Forty-one states allow lenders to sue for mortgage debt if a home fetches less than the mortgage in a foreclosure sale. It always will. Such lawsuits are one of the reasons I have consistently advised people to consult an attorney before walking away.
Joseph Reilly lost his vacation home here last year when he was out of work and stopped paying his mortgage. The bank took the house and sold it. Mr. Reilly thought that was the end of it.
In June, he learned otherwise. A phone call informed him of a court judgment against him for $192,576.71. It turned out that at a foreclosure sale, his former house fetched less than a quarter of what Mr. Reilly owed on it. His bank sued him for the rest.
The result was a foreclosure hangover that homeowners rarely anticipate but increasingly face: a “deficiency judgment.”
Until recently, “there was a false sense of calm” among borrowers who went through foreclosure, Mr. Englett says. “That’s changing,” he adds, as borrowers learn they may be financially on the hook even after the house is gone.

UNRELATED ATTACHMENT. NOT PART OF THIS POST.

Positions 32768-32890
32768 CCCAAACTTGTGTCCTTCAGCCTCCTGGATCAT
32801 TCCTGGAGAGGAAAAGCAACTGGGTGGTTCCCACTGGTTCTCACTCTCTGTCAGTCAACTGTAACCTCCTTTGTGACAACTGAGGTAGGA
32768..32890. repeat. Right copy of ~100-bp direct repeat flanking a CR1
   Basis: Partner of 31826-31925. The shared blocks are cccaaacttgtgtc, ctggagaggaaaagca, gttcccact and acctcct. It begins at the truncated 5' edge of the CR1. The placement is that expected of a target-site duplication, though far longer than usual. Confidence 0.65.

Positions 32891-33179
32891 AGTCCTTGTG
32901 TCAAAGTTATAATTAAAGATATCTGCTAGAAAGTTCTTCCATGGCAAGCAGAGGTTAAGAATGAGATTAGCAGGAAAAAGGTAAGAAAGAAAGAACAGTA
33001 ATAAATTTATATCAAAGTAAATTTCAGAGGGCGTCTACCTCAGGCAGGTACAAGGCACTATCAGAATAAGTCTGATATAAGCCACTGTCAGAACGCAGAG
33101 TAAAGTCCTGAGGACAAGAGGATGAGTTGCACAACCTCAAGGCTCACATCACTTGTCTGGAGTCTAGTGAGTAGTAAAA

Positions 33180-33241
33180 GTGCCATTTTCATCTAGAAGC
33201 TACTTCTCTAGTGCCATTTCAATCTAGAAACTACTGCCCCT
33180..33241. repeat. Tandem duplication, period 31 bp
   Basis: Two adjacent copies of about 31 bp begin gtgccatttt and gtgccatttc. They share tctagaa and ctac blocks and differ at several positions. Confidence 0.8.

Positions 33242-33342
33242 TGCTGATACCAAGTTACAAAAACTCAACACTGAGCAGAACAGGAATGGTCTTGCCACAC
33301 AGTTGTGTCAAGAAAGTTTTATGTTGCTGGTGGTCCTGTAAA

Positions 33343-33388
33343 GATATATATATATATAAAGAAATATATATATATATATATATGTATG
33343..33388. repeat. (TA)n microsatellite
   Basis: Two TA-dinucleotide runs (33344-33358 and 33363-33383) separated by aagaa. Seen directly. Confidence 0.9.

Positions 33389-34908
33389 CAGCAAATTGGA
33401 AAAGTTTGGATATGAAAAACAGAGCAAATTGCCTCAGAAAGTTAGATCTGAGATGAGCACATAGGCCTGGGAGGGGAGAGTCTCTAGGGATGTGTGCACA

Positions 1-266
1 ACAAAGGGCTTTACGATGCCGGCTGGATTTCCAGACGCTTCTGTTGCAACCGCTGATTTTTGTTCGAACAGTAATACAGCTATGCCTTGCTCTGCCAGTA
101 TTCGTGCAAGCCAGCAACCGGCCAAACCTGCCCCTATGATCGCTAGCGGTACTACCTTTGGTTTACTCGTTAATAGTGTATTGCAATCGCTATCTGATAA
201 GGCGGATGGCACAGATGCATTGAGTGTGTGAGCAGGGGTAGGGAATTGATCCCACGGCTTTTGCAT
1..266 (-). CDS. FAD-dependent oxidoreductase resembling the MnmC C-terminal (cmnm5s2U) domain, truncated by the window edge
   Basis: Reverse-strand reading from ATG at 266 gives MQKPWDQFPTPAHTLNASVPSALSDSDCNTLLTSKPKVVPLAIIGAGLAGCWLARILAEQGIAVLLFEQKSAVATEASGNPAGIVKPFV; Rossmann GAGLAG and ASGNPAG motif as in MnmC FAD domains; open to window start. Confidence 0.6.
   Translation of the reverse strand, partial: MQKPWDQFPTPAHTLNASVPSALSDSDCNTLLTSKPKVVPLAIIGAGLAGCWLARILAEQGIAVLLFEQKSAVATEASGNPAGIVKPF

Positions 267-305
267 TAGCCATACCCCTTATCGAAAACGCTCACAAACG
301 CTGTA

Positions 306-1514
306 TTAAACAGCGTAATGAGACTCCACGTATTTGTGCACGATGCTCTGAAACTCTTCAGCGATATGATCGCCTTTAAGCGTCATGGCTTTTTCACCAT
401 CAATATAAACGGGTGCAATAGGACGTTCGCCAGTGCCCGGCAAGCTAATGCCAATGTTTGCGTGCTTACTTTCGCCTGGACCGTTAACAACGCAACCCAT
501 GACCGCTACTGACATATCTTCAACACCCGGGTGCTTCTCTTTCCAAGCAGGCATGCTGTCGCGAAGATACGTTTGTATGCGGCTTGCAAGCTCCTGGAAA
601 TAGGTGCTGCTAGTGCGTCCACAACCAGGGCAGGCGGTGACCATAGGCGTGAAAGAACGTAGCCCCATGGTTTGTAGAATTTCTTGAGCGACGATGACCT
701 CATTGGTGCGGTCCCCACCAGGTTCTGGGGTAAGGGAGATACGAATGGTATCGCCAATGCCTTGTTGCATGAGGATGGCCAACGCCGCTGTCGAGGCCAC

Some close observers of the housing scene are convinced this is just the beginning of a surge in deficiency judgments. Sharon Bock, clerk and comptroller of Palm Beach County, Fla., expects “a massive wave of these cases as banks start selling the judgments to debt collectors.”
Because most targets have scant savings, the judgments sell for only about two cents on the dollar, versus seven cents for credit-card debt, according to debt-industry brokers.
Silverleaf Advisors LLC, a Miami private-equity firm, is one investor in battered mortgage debt. Instead of buying ready-made deficiency judgments, it buys banks’ soured mortgages and goes to court itself to get judgments for debt that remains after foreclosure sales.
Silverleaf says its collection efforts are limited. “We are waiting for the economy to somewhat heal so that it’s a better time to go after people,” says Douglas Hannah, managing director of Silverleaf.
Investors know that most states allow up to 20 years to try to collect the debts, ample time for the borrowers to get back on their feet. Meanwhile, the debts grow at about an 8% interest rate, depending on the state.
Laws vary from state to state and things may depend on whether or not the loan is a recourse loan or not. Once again, before walking away, and before considering a short-sale or bankruptcy, please consult an attorney who knows real estate laws for your state.
Given the economic turbulence of the past several years, the greatest asset that many Americans have is their home. With interest rates still near historical lows, now might be the time to tap into your home equity to help consolidate debt, embark on a home improvement project, start an emergency savings fund or even help pay for college.